How to Fix Your Posture While Sleeping




After a long day, your back’s muscles and ligaments relax and mend themselves while you lay down and sleep. Therefore, having a bad posture will negatively impact this healing process and might lead to disrupted sleep, increased tension, and poor circulation.

But, how will you be able to fix your posture when you’re snoozing? In this article, we will discuss the ways on how to fix your posture while sleeping, and provide solutions that can help you maintain them even when you’re not awake.

Can I still fix my posture even when I’m asleep?

You might think that it’s impossible to be alert and fix your posture when you sleep. It’s true that when you sleep, your mind loses control of your body, making every motion and posture involuntary. But the good news is you can fix your posture when you sleep. Before diving into the solutions, the first thing you need to do is to identify your sleeping positions.

3 Types of Sleeping Positions

If you want to fix your posture while sleeping, you must understand that the position may have a large impact on the quality of your sleep and how you feel when you wake up. The three most common sleeping positions are Lateral, Prone, and Supine.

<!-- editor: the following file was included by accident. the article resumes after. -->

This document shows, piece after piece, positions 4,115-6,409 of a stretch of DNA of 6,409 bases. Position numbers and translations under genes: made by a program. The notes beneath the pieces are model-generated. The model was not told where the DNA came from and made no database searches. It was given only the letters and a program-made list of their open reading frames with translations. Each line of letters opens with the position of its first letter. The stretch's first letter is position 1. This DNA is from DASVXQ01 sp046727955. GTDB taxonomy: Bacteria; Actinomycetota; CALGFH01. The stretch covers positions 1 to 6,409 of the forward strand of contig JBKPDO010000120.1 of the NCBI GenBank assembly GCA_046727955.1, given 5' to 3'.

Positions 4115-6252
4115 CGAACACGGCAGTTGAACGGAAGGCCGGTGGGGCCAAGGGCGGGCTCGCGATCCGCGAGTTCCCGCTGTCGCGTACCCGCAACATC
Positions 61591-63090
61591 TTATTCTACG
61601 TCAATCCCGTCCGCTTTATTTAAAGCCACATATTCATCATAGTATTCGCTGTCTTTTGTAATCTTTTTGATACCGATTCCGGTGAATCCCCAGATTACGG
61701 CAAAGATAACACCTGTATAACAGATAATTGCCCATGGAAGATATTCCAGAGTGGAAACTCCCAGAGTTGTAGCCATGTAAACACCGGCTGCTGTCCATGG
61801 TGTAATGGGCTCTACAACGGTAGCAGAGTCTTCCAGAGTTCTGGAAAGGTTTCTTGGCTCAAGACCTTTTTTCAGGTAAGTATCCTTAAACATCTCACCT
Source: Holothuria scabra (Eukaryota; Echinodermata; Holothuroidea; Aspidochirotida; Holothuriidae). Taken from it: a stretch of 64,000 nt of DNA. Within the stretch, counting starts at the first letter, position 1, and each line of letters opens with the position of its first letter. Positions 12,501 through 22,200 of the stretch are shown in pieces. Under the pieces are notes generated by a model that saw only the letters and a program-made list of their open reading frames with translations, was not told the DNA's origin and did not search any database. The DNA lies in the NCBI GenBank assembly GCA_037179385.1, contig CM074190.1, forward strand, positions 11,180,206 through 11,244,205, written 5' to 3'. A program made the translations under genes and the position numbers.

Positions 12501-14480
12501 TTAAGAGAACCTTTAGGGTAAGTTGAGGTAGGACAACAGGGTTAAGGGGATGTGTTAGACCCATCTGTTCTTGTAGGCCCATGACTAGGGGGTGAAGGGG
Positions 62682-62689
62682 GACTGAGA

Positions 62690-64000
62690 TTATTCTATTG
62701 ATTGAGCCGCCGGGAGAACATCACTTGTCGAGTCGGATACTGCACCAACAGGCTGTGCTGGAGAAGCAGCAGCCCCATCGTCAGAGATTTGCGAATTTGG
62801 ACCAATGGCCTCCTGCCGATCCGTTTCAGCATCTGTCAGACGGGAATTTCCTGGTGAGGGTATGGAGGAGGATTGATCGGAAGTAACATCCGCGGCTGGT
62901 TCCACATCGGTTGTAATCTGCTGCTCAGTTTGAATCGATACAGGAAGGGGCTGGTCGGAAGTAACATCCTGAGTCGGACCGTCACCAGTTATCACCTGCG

First type of sleeping position is the Lateral Position. This is where you sleep with your head and torso on the left side. With Lateral, your arm could be under the body, slightly forward, or stretched out, with pressure on the left shoulder. The legs can be stacked, with the left leg at the bottom. Aside from preserving your spine’s natural curve, it keeps your airways open so it’s ideal for people who snore or have sleep apnea. However, the drawback for lateral sleeping position is that it may cause wrinkles on the side of your face that is in contact with the pillow.


The next one is the Prone Position – this involves you sleeping on your stomach with your head inclined to one side. While it may help reduce the sound of snoring, the prone position or stomach sleeping is considered as the worst sleeping position. It may cause neck and back pain, as well as breathing problems if airways become obstructed.



Finally, the Supine Position, which is considered the best sleeping position. This is where you recline flat on your back with your arms at your sides. Compared to Lateral and Prone, it’s Supine that keeps your neck, spine, and head in a neutral posture.

The Best Sleeping Position

Maintaining a neutral spine while lying on your back might help you avoid overstretching and reduce stress on your muscles and bones. If you have acid reflux, the raised position of the esophagus during supine makes it more difficult for stomach acid to flow back up. And since Supine does not put pressure on your face, it also reduces the likelihood of facial creases and wrinkles.

How can I fix my posture when sleeping?